Food preservation has been around since, well, food has been around. Those who lived in frigid climates could freeze their food. The peoples in desert areas could dry their food in the sun and wind. Fermentation was likely an accidental discovery, but some anthropologists believe that it inspired mankind to cultivate grain for beer all the way back in 10,000 BC. Pickling preserves food with acid instead of alcohol and has been around for nearly as long as fermentation. Even advanced storage methods like canning have been around for over two centuries. People all over the world and all across history use salt or smoke to dry and preserve food; it’s obvious when we eat bacon or sausage, but it’s theorized that even the earliest sushi was raw fish preserved using salt.
The best preservation methods actually enhance the food being preserved, which is a great reason to try a variety of techniques to save your seasonal food. Here are some of the things we did with our lemon bounty:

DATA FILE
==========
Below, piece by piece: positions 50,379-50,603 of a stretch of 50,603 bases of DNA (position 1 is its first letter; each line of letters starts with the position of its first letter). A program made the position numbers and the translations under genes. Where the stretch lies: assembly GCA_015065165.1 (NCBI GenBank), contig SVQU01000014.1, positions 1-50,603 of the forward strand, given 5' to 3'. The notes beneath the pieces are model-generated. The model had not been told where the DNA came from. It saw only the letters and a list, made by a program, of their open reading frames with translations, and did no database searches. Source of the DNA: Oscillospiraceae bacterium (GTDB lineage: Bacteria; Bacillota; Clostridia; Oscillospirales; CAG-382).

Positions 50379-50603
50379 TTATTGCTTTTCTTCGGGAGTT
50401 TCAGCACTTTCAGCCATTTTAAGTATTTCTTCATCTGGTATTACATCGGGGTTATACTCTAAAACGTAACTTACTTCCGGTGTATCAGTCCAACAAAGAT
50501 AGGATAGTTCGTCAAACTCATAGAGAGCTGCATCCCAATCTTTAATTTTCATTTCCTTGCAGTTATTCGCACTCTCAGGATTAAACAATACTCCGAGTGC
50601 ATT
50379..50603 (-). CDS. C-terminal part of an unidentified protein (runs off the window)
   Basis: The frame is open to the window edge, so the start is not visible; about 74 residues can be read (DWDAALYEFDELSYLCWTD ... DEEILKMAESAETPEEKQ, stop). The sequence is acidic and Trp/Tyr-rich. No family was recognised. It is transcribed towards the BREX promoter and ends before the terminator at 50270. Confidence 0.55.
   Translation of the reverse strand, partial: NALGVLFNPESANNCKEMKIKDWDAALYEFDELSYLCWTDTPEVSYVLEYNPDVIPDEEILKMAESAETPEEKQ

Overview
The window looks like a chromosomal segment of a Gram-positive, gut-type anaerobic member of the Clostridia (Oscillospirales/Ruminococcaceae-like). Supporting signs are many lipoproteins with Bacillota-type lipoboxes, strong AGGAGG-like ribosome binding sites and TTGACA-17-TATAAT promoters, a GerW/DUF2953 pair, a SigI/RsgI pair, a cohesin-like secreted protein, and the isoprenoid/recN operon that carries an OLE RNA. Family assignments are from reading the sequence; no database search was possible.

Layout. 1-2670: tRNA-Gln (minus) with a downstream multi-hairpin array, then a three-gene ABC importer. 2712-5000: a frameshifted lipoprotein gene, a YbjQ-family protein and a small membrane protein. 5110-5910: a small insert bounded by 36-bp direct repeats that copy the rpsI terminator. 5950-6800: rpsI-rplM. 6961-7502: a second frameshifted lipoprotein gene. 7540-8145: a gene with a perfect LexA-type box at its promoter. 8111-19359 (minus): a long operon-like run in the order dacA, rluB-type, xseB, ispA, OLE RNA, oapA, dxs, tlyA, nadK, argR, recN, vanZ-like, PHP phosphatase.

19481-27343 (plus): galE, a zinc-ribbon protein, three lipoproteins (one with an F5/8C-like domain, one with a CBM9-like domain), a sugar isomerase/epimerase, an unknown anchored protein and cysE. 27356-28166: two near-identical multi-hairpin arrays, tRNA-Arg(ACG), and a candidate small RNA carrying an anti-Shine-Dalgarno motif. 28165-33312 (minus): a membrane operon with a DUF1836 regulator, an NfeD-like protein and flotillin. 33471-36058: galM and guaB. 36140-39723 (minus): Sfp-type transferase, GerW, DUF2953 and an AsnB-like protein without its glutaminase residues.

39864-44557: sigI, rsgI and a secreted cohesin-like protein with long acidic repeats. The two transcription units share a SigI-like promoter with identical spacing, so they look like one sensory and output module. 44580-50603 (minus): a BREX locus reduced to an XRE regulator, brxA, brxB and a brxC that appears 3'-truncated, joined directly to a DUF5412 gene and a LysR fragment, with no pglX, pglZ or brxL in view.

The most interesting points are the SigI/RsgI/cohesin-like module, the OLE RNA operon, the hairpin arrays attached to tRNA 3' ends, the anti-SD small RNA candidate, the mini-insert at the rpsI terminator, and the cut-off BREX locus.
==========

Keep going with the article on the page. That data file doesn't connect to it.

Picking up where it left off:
While the name sounds like a description of the color and texture of last month’s milk that sat hidden in the back of your fridge, lemon curd is a great choice when you’re looking for something fancy to make. It’s moderately difficult, but not ridiculous; it still tastes awesome even if you mess it up, and it’s always, always better when fresh than what you can find in the store. Eat it on any bread product – the english muffins we made in the picture are perfect for this. Mix it into plain yogurt, fill a tart with it, dunk a cookie in it or fill a doughnut hole (bomboloni). Lemon curd uses some of the zest of the lemon, but mostly its juice; it therefore goes hand in hand with:
Soak lemon zest or peels (but no pith!) in vodka. Drink. Wait until you can handle a knife again. Repeat. OK, it’s a little more complicated than that – there’s a week-long infusion period, then you remove the peels and add simple syrup – but that’s it, and the result is shockingly good. You can use it in any cocktail that calls for citron or lemon vodka, but we like it neat or with selzer water. We don’t know how long it can keep – years, probably – because, in our house, it’s gone in one month.
Lemon-infused olive oil
This is one we do all the time, no recipe required. If you make a dish that uses the juice of the lemon, just peel the citrus first and throw the peels in enough oil to cover them. You’ll get the max flavor from the peels in around a week, but you don’t even really have to remove them. You can cook with this oil, but the heat can do funny things to the flavor – it’s best as a finishing oil for salads, in a vinaigrette, in hummus or pesto. You can find lemon olive oil in the store (for a buck or so above plain olive oil, of course), but why not just make some for free dollars and free cents more?